Limited states that Sterling
mischaracterizes “numerous” instances of confusion but offers no numbers or details in support of
this representation. The portions of the L. Klemt transcript Limited cites name four individuals
who L. Klemt remembers having asked whether Limited had a relationship with Sterling or Kay.
Susan Klemt, who oversees many of Limited’s daily operations, references some of the same
names, and describes additional conversations. Taken together, the testimony appears to identify
eleven interactions in which Sterling was mentioned. Some of the referenced conversations do not
deal with actual confusion. At least one individual knew the two were not affiliated and another
emailed an inquiry with a picture of a white gold ring that was a Sterling product. Limited’s
records of these interactions continue into 2016, three years after the most recent use of “artistry”
by Sterling, after the $20 million in advertising was spent, and after artistry colored diamonds were
offered in 1,000 Kay branded stores nationwide.
Under similar circumstances the Sixth Circuit states: “We believe that if there are a large
volume of contacts or transactions, which could give rise to confusion, and only limited instances
of confusion present themselves, then evidence of actual confusion should receive little weight.”
Id. citing McCarthy, supra, § 23:14 and George & Co., L.L.C. v. Imagination Entertainment, Ltd.,
575 F.3d 383, 399 (4th Cir. 2009) (“[T]he company’s failure to uncover more than a few instances
of actual confusion creates a presumption against likelihood of confusion in the future” when there
are so many opportunities for confusion to occur.) (internal citations omitted). Given the record
before the Court, this factor weighs against a finding of likelihood of confusion.
To determine marketing channels, this Court must consider “how and to whom the
respective goods or services of the parties are sold.” Leelanau Wine Cellars, Ltd. v. Black & Red,
Inc., 502 F.3d 504, 519 (6th Cir. 2007). There is less likelihood of confusion where the goods are
sold through different avenues. Id. “Where the parties have different customers and market their
goods or services in different ways, the likelihood of confusion [also] decreases.” Therma-Scan,
295 F.3d at 636. Sterling and Limited admittedly use vastly different forms of marketing. Sterling
uses all media, nationwide; Limited specifically targets industry participants and will not sell to
end users. Nevertheless, Limited contends, because Sterling’s broad, nationwide, consumer
directed efforts inevitably reach Limited’s own customers due to their ubiquity, a jury could find
likelihood of confusion. Limited offers no case law in support of its argument. Sterling cites
several cases. This Court finds Homeowners Group, Inc. v. Home Marketing Specialists, Inc.,
particularly helpful on the subject:
Obviously, dissimilarities between the predominant customers of a plaintiff’s and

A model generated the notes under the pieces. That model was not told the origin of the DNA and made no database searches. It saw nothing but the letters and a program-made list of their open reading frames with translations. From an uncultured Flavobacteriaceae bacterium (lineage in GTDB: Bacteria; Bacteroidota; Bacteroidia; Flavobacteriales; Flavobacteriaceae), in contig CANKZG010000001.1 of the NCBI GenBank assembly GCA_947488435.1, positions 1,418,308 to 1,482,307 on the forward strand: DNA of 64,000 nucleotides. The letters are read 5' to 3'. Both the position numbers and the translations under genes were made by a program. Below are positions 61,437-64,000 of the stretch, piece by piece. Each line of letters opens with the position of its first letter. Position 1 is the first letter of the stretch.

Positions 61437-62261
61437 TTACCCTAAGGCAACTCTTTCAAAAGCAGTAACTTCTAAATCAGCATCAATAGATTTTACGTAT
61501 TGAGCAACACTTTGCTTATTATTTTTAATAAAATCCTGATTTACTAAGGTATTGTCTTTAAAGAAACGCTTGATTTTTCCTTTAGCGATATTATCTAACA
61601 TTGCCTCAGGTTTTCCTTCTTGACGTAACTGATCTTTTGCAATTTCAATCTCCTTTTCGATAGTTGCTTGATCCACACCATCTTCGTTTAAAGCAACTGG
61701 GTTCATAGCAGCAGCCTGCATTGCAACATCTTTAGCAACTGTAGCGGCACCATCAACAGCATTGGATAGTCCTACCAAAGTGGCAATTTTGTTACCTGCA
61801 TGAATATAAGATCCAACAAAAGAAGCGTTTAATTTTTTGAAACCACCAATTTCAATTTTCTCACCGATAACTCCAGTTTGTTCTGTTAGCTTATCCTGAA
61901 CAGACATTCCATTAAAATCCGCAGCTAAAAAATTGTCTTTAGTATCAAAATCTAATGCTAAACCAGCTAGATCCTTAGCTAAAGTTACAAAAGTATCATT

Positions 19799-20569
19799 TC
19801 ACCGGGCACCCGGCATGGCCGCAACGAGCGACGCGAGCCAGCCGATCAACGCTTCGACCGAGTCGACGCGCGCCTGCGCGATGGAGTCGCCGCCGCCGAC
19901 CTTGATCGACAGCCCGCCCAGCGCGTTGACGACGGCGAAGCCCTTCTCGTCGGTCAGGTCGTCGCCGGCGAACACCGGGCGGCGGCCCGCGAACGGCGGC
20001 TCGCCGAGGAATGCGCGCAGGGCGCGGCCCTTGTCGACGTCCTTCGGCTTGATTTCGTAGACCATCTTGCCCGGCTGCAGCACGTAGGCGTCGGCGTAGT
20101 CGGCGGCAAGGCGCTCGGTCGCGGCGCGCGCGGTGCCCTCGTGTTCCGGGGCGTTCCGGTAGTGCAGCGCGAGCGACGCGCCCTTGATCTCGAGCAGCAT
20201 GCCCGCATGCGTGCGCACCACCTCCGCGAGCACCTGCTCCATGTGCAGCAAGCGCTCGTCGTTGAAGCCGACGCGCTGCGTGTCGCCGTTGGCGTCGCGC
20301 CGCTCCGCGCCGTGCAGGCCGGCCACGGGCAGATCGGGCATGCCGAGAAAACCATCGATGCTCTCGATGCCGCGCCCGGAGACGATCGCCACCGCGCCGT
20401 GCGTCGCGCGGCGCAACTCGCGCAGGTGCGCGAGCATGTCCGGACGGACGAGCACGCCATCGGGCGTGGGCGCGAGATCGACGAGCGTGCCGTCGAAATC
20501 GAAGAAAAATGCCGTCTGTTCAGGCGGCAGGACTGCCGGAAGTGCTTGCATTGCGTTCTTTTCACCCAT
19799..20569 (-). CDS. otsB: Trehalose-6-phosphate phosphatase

defendant’s goods or services lessens the possibility of confusion, mistake, or
deception. Likewise if the services of one party are sold through different
marketing media in a different marketing context than those of another seller, the
likelihood that either group of buyers will be confused by similar service marks is
much lower than if both parties sell their services through the same channels of
trade. As one commentator has noted:
If one mark user sells exclusively at retail and the other exclusively
to commercial buyers, then there may be little likelihood of
confusion since no one buyer ever buys both products. For example,
if one user sells food only at retail to consumers and the other sells
only to commercial food brokers (and the product never reaches
consumers under the mark), then there is no one buyer who will be
faced with both products, and hence no confusion.
Homeowners Grp., 931 F.2d at 1110, quoting McCarthy, supra, at § 24:7, 190-91 (2nd Ed.1984).
In Homeowners, the court was faced with two marks, both used the letters “HMS” with a
rooftop design. The first company marketed to real estate brokers and targeted its marketing to
that commercial group. The second company sold exclusively to the owners of real estate who
might consider selling their property. Naturally, it was likely that any number of real estate brokers
would see the consumer service marketed in the real estate section of newspapers. Despite this
reality, the Sixth Circuit concluded it was apparent that the two companies market and sell to
different sets of potential customers with little, if any, overlap in media used. The circumstances
in Homeowners are precisely the circumstances here. Accordingly, this Court finds the parties’
marketing channels are distinct and do not contribute to a likelihood of confusion.
Likely degree of purchaser care
“Generally, the standard for determining whether a likelihood of confusion would arise is
predicated upon an ordinary buyer exercising ordinary caution.” Progressive Distribution, 856
F.3d at 435. A “higher degree of care, in contrast, is appropriate where the buyer in question has